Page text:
Two of the eight cops busted on Tuesday for allegedly running guns and stolen cigarettes were frequently awarded by Bay Ridge community groups — and one was even honored by the neighborhood’s law-and-order state senator.
Joe Trischitta and Marco Venezia were arrested in a Tuesday raid that netted current and former Brooklyn cops as part of a two-year investigation into the crooked gang.
Six of the arrested officers served in the 68th Precinct, but Bay Ridge residents were especially connected to community affairs officers Trischitta and Venezia — Joe and Marco, to locals.
In May, state Sen. Marty Golden (R–Bay Ridge) even introduced a bill honoring Venezia after he retired.
“Marco Venezia has been dedicated to fostering police-community relations and bolstering cooperation between the two entities in order to make the neighborhoods he has served a better place to live and work,” Golden wrote in the resolution.
Golden, a former police officer himself, declined to comment.
Locals said that Venezia and Trischitta were the go-to guys when you had a problem.
“There were times I would call Joe if there was a situation,” said Fran Vella-Marrone of the Dyker Heights Civic Association. “Even if it was his day off, he would take care of it. Both of them always went out of their way — beyond what was required of their jobs.”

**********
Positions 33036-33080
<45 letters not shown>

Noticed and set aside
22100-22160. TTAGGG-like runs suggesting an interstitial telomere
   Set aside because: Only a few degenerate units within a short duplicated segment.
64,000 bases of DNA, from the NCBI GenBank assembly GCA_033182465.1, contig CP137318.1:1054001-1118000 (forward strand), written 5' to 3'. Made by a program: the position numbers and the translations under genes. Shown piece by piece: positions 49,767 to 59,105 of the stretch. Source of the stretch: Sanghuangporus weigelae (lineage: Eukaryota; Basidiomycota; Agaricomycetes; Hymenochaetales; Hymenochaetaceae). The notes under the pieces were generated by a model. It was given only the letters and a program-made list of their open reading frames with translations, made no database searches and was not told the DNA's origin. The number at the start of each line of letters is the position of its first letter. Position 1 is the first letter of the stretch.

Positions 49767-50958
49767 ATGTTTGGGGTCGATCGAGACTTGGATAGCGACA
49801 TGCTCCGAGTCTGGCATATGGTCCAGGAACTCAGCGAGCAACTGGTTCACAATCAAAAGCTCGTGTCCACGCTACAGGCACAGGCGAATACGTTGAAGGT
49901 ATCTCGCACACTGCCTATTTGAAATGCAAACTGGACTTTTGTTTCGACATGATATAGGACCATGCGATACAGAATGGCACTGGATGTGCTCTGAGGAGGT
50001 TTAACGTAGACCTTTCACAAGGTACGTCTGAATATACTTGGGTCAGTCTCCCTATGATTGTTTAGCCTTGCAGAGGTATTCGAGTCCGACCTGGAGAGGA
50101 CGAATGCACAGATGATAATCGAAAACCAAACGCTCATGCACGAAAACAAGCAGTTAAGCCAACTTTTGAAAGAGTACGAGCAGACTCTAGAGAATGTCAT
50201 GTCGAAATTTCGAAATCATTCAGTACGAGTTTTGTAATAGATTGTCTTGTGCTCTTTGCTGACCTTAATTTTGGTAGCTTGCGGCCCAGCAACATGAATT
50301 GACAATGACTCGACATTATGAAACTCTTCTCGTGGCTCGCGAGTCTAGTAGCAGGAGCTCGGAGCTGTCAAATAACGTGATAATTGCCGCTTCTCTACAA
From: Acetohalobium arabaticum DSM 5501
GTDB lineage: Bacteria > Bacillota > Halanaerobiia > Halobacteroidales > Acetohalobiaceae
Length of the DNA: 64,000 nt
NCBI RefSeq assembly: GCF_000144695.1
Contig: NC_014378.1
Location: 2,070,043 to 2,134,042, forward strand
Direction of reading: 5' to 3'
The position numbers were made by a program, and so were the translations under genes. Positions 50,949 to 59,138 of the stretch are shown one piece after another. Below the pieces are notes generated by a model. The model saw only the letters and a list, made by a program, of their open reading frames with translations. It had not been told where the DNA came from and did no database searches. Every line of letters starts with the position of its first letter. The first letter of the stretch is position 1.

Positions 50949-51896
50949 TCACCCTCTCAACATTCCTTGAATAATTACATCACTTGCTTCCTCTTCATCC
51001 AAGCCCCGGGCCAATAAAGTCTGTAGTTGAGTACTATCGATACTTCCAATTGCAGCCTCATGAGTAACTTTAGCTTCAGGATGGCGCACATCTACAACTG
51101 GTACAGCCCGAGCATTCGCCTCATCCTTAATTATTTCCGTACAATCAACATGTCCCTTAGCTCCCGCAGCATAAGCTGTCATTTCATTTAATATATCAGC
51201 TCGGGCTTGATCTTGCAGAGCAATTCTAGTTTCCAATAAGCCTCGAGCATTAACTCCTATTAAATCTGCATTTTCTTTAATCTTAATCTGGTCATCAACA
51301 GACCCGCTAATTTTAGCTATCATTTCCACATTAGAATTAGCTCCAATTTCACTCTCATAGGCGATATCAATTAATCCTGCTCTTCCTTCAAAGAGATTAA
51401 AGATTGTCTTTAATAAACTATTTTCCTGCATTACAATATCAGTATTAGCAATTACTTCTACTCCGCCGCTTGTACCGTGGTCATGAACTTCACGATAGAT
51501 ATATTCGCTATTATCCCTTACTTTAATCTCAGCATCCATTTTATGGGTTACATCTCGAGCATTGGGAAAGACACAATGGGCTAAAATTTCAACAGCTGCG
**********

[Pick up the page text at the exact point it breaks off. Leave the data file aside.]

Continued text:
The cops retired last year after serving for 20 years, but they were on the force — and active at meetings of the local community board, the 68th Precinct Community Council, and other civic groups — when they planned and executed heists of cigarettes, slot machines and guns, according to federal prosecutors.
“Can you imagine finding out that someone you worked with was running guns?” said one community leader, who declined to be identified. “It’s just beyond belief.”
In 2007, they received “cop of the month” awards from the 68th Precinct Community Council for their work organizing an annual National Night Out Against Crime.
In 2009, Community Board 10 and Deputy Inspector Eric Rodriguez, then-commanding officer of the 68th Precinct, honored them with certificates of appreciation at a board meeting, where they also had “the honor of the pledge,” a monthly board rite that has been extended to many of the borough’s respected officials.
When he wasn’t allegedly involved in gun- and cigarette-running, Venezia was responsible for planning events and designing emergency plans and evacuation routes for local schools.
“He would make sure that if something happened in a school we had a plan for it,” said a police source.
Trischitta and Venezia were each paid $76,488 in 2010, their last year on the force, according to city records.